My Life With Lance
Drugs and the Peloton
During Tyler Hamilton’s round of interviews last week about The Secret Race, he made a noteworthy comment to ESPN’s Bonnie Ford. The subject was Lance Armstrong’s decision to stop fighting the United States Anti-Doping Agency (USADA) in its attempt to strip him of seven Tour de France titles. “I’ve never seen Lance throw in the towel before,” Hamilton said. “I expect there will be plenty more fighting. He’s not done, trust me. The day he puts up the white flag is the day he dies.”
Those words are worth remembering during this extraordinary news cycle, because some people are already talking about forgiveness and what it would take for Armstrong to earn it. The International Cycling Union (UCI) and USADA have suggested that pro cycling form a truth-and-reconciliation commission to facilitate a process of large-scale confession, mitigated punishment, and healing. Cyclists who come clean might be able to earn reduced USADA penalties in exchange for fessing up.
Should Armstrong come forward and talk? Such a prospect may delight people who believe he’s gotten away with too much for too long. But that strategy doesn’t make sense for the man himself: USADA seems determined to punish him regardless, and at this point there may not be much he could say that they don’t already know.
The only thing talking would do is increase Armstrong’s potential legal liabilities, which are already considerable. When USADA releases its evidence in support of stripping Armstrong’s titles—which is expected to happen soon—he faces the prospect of new criminal and civil charges, some connected to legal battles he’s fought and won in the past. In the face of all this, Armstrong’s silence about doping is his best defense. Here’s a look at the pitfalls of changing that course.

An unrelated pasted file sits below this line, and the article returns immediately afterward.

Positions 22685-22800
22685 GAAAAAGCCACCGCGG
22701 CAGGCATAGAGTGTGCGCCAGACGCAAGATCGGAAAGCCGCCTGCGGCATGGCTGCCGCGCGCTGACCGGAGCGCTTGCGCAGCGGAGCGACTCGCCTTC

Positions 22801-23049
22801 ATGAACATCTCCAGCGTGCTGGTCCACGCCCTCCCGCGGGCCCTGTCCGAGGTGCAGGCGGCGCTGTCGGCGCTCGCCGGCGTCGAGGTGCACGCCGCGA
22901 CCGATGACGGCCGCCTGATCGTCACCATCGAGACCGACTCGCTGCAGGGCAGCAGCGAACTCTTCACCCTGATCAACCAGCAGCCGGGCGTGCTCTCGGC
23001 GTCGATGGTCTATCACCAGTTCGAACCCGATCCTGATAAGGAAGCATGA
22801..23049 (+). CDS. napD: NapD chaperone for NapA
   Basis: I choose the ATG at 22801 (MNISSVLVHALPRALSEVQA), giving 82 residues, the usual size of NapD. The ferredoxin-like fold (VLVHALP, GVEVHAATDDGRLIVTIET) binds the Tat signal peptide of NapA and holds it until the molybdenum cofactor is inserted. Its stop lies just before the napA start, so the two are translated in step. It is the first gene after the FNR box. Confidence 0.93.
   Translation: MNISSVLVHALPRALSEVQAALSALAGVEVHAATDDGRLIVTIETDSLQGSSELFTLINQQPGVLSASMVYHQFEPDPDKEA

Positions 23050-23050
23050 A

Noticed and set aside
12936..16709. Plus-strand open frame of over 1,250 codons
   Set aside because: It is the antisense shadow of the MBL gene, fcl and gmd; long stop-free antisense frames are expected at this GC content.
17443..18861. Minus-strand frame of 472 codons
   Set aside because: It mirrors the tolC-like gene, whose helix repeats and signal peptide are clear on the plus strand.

ARMSTRONG COULD GO TO JAIL
This may be the most serious risk of an admission. The U.S. Attorney’s office in Los Angeles pursued a lengthy investigation of cycling and Armstrong, focused on the Postal Service sponsorship of Armstrong’s team. Apparently, U.S. attorneys were exploring whether the team defrauded the United States Postal Service, using some of the sponsorship money to run a doping conspiracy. U.S. Attorney André Birotte, Jr. closed the investigation in February without filing any charges, but as Thom Mrozek, a spokesmen for the office, told Outside, “We didn’t limit our options, in case significant new developments warranted action on our part.”
Reopening such an investigation is rare, but it happens. Until all statutes of limitations run out—for example, the crime of lying to a federal officer has a five-year limit—Armstrong has a sword hanging over his head. He could, for example, face the prospect of jail time if it turns out he lied to federal agents during the initial investigation by denying he ever doped or knew anything about doping on the team.
An admission could be like raw meat to the feds, says veteran San Diego lawyer Michael Lipman, who has served as both a federal prosecutor and a defense attorney and has worked with professional athletes. “Why would he put himself at risk and say, ‘Hey! Here! Take a shot at me?’” Lipman says. A lawyer close to the investigation—who asked to remain anonymous—agrees, saying that the government “has every incentive to get something for the time and money” it has already invested.
Sometime soon, USADA has to reveal to the UCI what evidence it has to support banning Armstrong from competition and stripping him of his titles. In response, the UCI is likely to comply with USADA’s request to sanction Armstrong. While such developments may prove very embarrassing for Armstrong and the people around him, it probably won’t change his situation as far as federal prosecutors are concerned. The feds already know everything USADA knows. (They helped USADA acquire the evidence, after all.) Mrozek says that, as of now, there haven’t been any developments significant enough to warrant reopening the investigation.